I remember this about War and Peace now – whole chapters of philosophical posturing and extraneous detail that had no relevance to the central plot and added nothing to the thrust of the novel or the personalities of the characters. If this was being written now, it would be at least half the length, the unnecessary asides chiselled away with an editor’s pen to allow the beauty of Tolstoy’s descriptions of the land, wonderfully perceptive portrayals of human relationships, magnificent, sparkling dialogue between characters and the breathtaking rendering of all the glitz, glamour and ultimately hollow world of high society Russia in its heyday to take centre stage. As it is, while it is still compulsively readable, I can’t quite bring myself to praise it to the heavens in the way many others do. It’s good, yes, but so far I am yet to see greatness.
Negatives aside, what am I enjoying? Well, the first thing I noticed is how gossipy, how conversational, and how down to earth Tolstoy’s style is. This is not the dense, worthy prose of so many English novels of the period; instead there is a lightness and an ease that gives the novel a quick, pacy style that I love, reflecting the passionate, easily distracted and constantly occupied lifestyle of the characters. The characters themselves are marvellously realised; even minor bit players are fully fleshed out, brought to life merely by the way they wear their hat or move their hands when they talk. I love Tolstoy’s effortless ability to create a scene, perfectly rendering the chatter of a Petersburg drawing room, the feathers and fans and excitable cries at a busy racecourse, the peace and rusticity of life in a country farmhouse or the bleak beauty of a snow drenched landscape with an exquisite eye for just the right amount of detail to bring his world alive. I am also enjoying the wonderful atmosphere; the tension, the romance, the unhappiness, the confusion, the searching…this is a novel that is positively teeming with life.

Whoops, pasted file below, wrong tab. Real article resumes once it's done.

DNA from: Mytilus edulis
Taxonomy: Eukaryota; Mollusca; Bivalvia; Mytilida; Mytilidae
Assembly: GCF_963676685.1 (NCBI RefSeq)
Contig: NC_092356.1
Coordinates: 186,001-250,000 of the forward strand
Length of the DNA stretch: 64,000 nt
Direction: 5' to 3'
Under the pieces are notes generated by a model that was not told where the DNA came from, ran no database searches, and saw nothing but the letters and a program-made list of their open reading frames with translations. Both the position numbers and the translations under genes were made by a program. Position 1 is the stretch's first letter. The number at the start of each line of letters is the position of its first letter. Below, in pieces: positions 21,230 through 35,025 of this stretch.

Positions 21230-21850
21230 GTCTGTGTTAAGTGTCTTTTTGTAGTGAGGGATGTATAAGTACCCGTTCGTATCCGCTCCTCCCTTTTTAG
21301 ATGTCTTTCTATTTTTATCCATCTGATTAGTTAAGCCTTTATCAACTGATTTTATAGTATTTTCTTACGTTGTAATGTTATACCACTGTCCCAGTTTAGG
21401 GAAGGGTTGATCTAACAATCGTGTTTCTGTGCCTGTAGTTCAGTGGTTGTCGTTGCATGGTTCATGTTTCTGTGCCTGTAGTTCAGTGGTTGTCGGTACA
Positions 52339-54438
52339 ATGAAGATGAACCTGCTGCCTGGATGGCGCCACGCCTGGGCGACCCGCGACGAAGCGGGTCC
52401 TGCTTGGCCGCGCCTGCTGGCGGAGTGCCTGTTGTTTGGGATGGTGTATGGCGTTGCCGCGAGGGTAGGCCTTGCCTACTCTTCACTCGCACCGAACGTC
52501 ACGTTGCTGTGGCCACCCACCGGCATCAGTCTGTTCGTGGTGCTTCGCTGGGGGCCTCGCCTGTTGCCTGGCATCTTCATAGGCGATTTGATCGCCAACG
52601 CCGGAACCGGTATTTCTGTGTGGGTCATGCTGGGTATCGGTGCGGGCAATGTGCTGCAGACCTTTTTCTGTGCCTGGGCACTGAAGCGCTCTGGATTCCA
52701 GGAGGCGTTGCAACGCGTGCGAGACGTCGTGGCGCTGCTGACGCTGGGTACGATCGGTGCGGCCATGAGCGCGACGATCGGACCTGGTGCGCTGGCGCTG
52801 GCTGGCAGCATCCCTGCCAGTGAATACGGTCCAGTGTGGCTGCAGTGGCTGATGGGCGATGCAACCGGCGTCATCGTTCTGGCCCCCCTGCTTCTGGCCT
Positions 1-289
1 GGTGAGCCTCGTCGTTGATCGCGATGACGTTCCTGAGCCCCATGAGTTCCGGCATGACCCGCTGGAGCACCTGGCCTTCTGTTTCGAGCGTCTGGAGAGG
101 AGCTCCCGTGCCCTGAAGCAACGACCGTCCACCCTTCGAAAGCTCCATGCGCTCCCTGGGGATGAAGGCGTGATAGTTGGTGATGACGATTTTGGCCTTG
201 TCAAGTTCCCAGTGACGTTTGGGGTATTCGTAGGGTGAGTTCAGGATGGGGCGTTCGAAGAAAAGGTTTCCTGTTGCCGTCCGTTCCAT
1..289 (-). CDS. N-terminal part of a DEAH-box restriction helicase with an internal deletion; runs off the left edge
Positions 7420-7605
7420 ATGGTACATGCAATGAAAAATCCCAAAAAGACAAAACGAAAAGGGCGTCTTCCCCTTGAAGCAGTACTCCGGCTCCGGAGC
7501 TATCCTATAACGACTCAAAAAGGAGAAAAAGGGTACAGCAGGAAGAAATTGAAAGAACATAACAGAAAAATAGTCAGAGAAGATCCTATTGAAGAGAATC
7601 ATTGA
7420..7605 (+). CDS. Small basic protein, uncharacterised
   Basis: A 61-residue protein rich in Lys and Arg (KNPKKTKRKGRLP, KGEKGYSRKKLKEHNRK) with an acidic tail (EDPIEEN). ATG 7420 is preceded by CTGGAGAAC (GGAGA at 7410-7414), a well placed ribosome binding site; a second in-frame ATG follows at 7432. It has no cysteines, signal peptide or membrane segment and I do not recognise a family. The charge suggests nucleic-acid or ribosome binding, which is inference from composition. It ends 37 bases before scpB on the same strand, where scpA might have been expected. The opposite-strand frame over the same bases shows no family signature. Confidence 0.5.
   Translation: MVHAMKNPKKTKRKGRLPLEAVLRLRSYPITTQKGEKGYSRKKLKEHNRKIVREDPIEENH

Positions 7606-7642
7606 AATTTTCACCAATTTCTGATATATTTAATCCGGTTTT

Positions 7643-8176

I am absorbed in the world of Anna Karenina, I do think the characterisation is marvellous, and Tolstoy’s writing style and insight are undeniably fantastic. I just wish that these elements could be given more room to shine. The novel is weakened by the passages of self indulgence and the extraneous characters and plot lines; they suffocate and stifle the sparks of brilliance, dampening the atmosphere, slowing the pace, and making the reading experience feel, in places, like wading through quicksand. I know the sea is there, sparkling in the distance, but in between, I am bogged down in turgid passages that feel totally pointless. At the moment I am having real mixed feelings, and I am a little disappointed that my memory of Anna Karenina, which started my love affair with Russian Literature, has been somewhat tainted. I am hoping that as I progress through the novel, things will improve and I’ll fall in love all over again. I’d love to hear from those who are reading along; do you feel the same, or have you been blown away by Tolstoy’s magnificence? Can you help me find the magic that I may have overlooked?